edges even. How do I, using css, make them default to lining up with
their TOP edges even?


Style them with vertical-align:top.

--
Stan Brown, Oak Road Systems, Cortland County, New York, USA
http://OakRoadSystems.com/
HTML 4.01 spec: http://www.w3.org/TR/html401/
validator: http://validator.w3.org/
CSS 2 spec: http://www.w3.org/TR/REC-CSS2/
2.1 changes: http://www.w3.org/TR/CSS21/changes.html
validator: http://jigsaw.w3.org/css-validator/
Jul 20 '05 #6

P: n/a
puzzled <pu*****@puzzled.com> wrote:
Thanks Steve and Brucie for the helpful tips. All worked great. I'm
embarrassed about confusing "padding" and "margin" - that was too
simple.

Okay, another one. If I have two photos next to each other in a div
or paragraph, I believe they default to lining up with their bottom
edges even. How do I, using css, make them default to lining up with
their TOP edges even?


Remember when I said that vertical-align didn't apply to block level
elements? Well it does apply to inline elements like images.

<!DOCTYPE HTML PUBLIC "-//W3C//DTD HTML 4.01//EN">
<html>
<head>
<title>Image alignment</title>
<style type="text/css">
img {border: 2px solid red;}
p.two img {vertical-align: top;}
</style>
</head>
<body>
<p class="one">some text <img width="50" height="50" src="foo"
alt="1"><img width="50" height="100" src="bar" alt="2"> some text</p>
<p class="two">some text <img width="50" height="20" src="foo"
alt="1"><img width="50" height="100" src="bar" alt="2"> some text</p>
</body>
</html>

cheers,
Steve

--
"My theories appal you, my heresies outrage you,
I never answer letters and you don't like my tie." - The Doctor

Steve Pugh <st***@pugh.net> <http://steve.pugh.net/>
Jul 20 '05 #7

P: n/a
*puzzled* <pu*****@puzzled.com>:

If I have two photos next to each other in a div or paragraph,
I believe they default to lining up with their bottom edges even.
The initial value for 'vertical-align' is 'baseline', but user agent
stylesheets for HTML may differ for 'img'.
How do I, using css, make them default to lining up with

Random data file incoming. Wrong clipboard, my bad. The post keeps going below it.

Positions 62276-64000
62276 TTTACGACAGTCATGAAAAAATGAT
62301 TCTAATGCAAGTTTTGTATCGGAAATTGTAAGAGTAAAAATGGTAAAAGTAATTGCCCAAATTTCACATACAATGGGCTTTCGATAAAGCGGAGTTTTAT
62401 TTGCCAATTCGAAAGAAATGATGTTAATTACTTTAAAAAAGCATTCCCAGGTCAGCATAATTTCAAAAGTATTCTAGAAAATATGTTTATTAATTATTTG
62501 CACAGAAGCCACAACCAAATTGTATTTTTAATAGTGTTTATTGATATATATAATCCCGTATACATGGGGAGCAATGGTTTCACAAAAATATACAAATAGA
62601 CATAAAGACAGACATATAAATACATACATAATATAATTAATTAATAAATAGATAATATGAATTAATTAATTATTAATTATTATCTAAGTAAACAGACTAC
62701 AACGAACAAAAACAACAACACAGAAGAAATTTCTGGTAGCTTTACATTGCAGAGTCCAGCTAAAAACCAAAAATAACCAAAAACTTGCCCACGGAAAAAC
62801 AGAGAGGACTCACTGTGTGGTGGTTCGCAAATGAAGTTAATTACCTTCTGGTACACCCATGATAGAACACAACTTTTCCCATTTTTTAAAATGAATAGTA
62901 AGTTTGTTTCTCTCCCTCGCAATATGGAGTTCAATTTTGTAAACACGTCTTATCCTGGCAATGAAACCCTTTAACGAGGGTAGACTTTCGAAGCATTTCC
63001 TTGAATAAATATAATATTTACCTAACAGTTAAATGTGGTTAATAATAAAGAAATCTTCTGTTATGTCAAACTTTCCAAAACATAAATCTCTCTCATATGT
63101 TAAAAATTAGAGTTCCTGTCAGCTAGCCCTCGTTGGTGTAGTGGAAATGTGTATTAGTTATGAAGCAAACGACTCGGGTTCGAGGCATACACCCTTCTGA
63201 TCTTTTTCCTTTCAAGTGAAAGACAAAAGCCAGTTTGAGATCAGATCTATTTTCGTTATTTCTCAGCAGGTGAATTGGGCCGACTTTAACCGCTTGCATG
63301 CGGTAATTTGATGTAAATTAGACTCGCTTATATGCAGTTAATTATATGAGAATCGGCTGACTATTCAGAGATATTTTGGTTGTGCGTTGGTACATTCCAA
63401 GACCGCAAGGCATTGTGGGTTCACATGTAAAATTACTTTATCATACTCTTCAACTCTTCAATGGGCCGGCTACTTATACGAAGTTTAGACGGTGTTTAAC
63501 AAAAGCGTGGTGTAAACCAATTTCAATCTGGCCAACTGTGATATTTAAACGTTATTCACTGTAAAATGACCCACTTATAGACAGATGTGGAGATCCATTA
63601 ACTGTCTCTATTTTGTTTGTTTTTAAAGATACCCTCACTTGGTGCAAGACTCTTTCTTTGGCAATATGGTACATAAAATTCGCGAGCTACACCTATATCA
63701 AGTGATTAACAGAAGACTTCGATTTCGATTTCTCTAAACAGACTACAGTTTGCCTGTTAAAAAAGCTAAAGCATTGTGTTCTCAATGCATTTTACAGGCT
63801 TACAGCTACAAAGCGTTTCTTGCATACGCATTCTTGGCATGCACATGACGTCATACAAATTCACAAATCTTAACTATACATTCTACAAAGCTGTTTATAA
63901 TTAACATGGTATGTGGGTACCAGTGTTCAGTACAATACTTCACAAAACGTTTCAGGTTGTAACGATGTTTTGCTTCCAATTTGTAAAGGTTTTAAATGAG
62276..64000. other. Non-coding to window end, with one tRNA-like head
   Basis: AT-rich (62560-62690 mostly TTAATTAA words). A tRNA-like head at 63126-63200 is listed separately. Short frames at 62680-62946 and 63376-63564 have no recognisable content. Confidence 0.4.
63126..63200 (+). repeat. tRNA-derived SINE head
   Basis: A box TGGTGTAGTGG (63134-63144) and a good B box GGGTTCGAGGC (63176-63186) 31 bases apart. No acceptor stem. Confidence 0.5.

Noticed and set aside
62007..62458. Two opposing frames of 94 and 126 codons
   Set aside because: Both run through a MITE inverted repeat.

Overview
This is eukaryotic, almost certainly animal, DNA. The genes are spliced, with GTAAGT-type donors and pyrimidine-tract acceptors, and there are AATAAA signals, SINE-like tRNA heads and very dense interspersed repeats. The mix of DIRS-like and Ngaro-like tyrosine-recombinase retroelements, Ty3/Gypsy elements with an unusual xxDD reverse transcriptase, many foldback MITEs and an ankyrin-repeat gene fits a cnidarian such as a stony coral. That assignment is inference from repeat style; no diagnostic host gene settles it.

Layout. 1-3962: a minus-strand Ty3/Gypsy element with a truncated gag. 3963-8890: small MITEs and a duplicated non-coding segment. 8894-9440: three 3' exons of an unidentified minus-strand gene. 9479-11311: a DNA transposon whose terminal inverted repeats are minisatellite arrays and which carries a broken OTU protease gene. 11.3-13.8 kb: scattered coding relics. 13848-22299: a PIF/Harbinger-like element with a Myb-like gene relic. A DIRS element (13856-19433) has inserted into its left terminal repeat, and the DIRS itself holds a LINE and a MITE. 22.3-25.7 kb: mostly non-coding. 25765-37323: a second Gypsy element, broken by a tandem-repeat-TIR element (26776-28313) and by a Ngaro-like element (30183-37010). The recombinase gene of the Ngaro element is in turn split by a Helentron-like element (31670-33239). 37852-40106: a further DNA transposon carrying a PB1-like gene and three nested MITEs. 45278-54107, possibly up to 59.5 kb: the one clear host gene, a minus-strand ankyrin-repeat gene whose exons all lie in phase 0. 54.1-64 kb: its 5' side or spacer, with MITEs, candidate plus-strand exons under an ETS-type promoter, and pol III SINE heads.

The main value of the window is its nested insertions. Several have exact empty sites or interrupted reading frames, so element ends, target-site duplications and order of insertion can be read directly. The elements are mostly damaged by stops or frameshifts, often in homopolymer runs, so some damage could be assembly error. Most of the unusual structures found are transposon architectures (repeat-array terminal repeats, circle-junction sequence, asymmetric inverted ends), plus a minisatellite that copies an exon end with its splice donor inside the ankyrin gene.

their TOP edges even?


Depends, either

img {vertical-align: top;}

or

img {vertical-align: text-top;}.

--
Alcohol didn't cause the high crime rates of the '20s and '30s, Prohibition did.
And drugs do not cause today's alarming crime rates, but drug prohibition does.
(US District Judge James C. Paine, November 1991)
Jul 20 '05 #8

P: n/a
On Fri, 28 Nov 2003 20:34:43 GMT, puzzled <pu*****@puzzled.com> wrote:

: Okay, another one. If I have two photos next to each other in a div
: or paragraph, I believe they default to lining up with their bottom
: edges even. How do I, using css, make them default to lining up with
: their TOP edges even?
http://www.w3schools.com/css/tryit.a...vertical-align

Sid

Jul 20 '05 #9

P: n/a
On Fri, 28 Nov 2003 22:04:39 +0100, Christoph Paeper <cr***********@gmx.net>
wrote:

: Depends, either
:
: img {vertical-align: top;}
:
: or
:
: img {vertical-align: text-top;}.
Read up the CSS specs. :)

Sid

Jul 20 '05 #10

P: n/a
*Sid Ismail* <el***@nospam.com>:
Christoph Paeper <cr***********@gmx.net>

: img {vertical-align: top;}
: img {vertical-align: text-top;}.

Read up the CSS specs. :)


Backwards this time or what did you want to tell me?

--
The Hitchhiker's Guide to the Galaxy:
"The Universe, as has been observed before, is an unsettlingly big place,
a fact which for the sake of a quiet life most people tend to ignore."
Jul 20 '05 #11

P: n/a
On Fri, 28 Nov 2003 23:46:54 +0200, Sid Ismail <el***@nospam.com> wrote:

: On Fri, 28 Nov 2003 22:04:39 +0100, Christoph Paeper <cr***********@gmx.net>
: wrote:
:
: : Depends, either
: :
: : img {vertical-align: top;}
: :
: : or
: :
: : img {vertical-align: text-top;}.
:
:
: Read up the CSS specs. :)
Sorry - braindead here - apologies. Was correct.

Sid

Jul 20 '05 #12

P: n/a
Stan Brown wrote:
In article <r7********************************@4ax.com> in
comp.infosystems.www.authoring.stylesheets, Steve Pugh
<st***@pugh.net> wrote:
floated elements need an explicit width.

My heart skipped a beat when I read this, but you're right according
to the spec at
http://www.w3.org/TR/REC-CSS2/visuren.html#floats


Since user agents allow it without. It has been revised:
<http://www.w3.org/TR/CSS21/visuren.html#floats>

--
Anne van Kesteren
<http://www.annevankesteren.nl/>